What our pets alooklike

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Re: What our pets alooklike

Postby FirebirdNC » Mon Mar 23, 2015 11:26 am

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Two of my extremely spoiled Dachshunds (Link and Pixie). I have a third that I was recently a foster fail for, but I took this before she joined us.
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Re: What our pets alooklike

Postby Kimra » Mon Mar 23, 2015 11:47 am

I will asume that is your beautifully painted toenail.
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Re: What our pets alooklike

Postby FirebirdNC » Tue Mar 24, 2015 12:22 pm

Yes that is my painted toenail haha. They love to sleep either on or squished up to me. The female (Black/Tan) mostly to steal body warmth, the male (Red/Boar) because he can't bear to not be with someone at all times. He is very sweet but pretty needy as well.
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Re: What our pets alooklike

Postby Kimra » Fri Apr 03, 2015 3:28 pm

This here is my sisters dog, but I'm minding him all the time anyway. I had to dress him up for Gishwhes reasons. He was not a fan.

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Re: What our pets alooklike

Postby Edminster » Fri Apr 03, 2015 3:35 pm

Yessssssssss

I saw it on tumblr, and I'm glad to see it again. Phenomenal work on the weird dino-head thing!
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Re: What our pets alooklike

Postby Lethal Interjection » Sun Apr 05, 2015 3:17 am

Question for you dog owners (past and present):

Did/does your dog howl? How often and under what circumstances?

I ask because both of our family dogs have howled under various circumstances (I'll elaborate later if I remember), but I can't say I've ever heard of this being a regular thing with other dogs. (With the exception of those with huskies, as that breed is known more for howling than barking.)
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Re: What our pets alooklike

Postby DonRetrasado » Sun Apr 05, 2015 8:18 am

I don't remember any of my dogs ever howling. It's possible they did, but it must have been rare.

Fun fact: only dogs bark! It's an entirely domesticated trait, as dogs need a way to communicate with humans. It doesn't count as language, though.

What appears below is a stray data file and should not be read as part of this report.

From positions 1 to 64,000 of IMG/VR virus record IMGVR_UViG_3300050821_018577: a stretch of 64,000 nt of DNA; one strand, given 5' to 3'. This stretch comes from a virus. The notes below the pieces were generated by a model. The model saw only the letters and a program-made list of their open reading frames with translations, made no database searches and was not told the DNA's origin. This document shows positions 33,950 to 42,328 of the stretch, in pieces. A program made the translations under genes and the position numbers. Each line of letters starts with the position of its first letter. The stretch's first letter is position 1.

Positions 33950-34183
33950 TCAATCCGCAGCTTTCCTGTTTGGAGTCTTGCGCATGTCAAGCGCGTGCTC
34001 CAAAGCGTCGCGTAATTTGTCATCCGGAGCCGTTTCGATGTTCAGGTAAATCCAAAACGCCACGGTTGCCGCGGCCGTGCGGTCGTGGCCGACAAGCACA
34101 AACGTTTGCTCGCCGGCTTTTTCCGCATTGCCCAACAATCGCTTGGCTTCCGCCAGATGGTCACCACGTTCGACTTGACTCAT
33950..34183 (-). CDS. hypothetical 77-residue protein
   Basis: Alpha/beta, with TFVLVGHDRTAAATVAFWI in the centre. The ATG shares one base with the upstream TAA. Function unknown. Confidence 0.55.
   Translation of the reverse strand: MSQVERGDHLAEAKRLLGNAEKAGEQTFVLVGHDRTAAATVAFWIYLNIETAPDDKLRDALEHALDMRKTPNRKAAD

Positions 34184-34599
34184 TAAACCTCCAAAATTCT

Did you know that domesticated foxes exist? It didn't take long to domesticate them, either; Soviet scientists only started to domesticate foxes in the '50s.
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Re: What our pets alooklike

Postby Kaharz » Sun Apr 05, 2015 2:29 pm

Our corgi never howled, although he would try when he heard another dog doing it, but would quickly revert to barking. It is probably breed specific. Basenjis, one of the oldest breeds, don't bark and instead do a weird yodel supposedly due to an oddly shaped larynx.
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Re: What our pets alooklike

Postby Sahan » Sun Apr 05, 2015 5:17 pm

DonRetrasado wrote:I don't remember any of my dogs ever howling. It's possible they did, but it must have been rare.

Fun fact: only dogs bark! It's an entirely domesticated trait, as dogs need a way to communicate with humans. It doesn't count as language, though.

Did you know that domesticated foxes exist? It didn't take long to domesticate them, either; Soviet scientists only started to domesticate foxes in the '50s.


I remember reading about the fox domestication program in Nat Geo. They selectively bred foxes for docile, nurturing traits for eventual domestication, but they also experimented with breeding foxes that were the complete opposite. The problem with the foxes bred for aggression is that a few generations in, the females would not let their young feed on her milk. So the scientists had to retrieve the pups as infants and keep them in the care of the more nurturing foxes until they were old enough to feed themselves. Their work helped them find what genes were responsible for making fox domestication possible. It was pretty fascinating, if a little nuts.
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Re: What our pets alooklike

Postby Apocalyptus » Mon Apr 06, 2015 1:51 am

Lethal Interjection wrote:Question for you dog owners (past and present):

Did/does your dog howl? How often and under what circumstances?

I ask because both of our family dogs have howled under various circumstances (I'll elaborate later if I remember), but I can't say I've ever heard of this being a regular thing with other dogs. (With the exception of those with huskies, as that breed is known more for howling than barking.)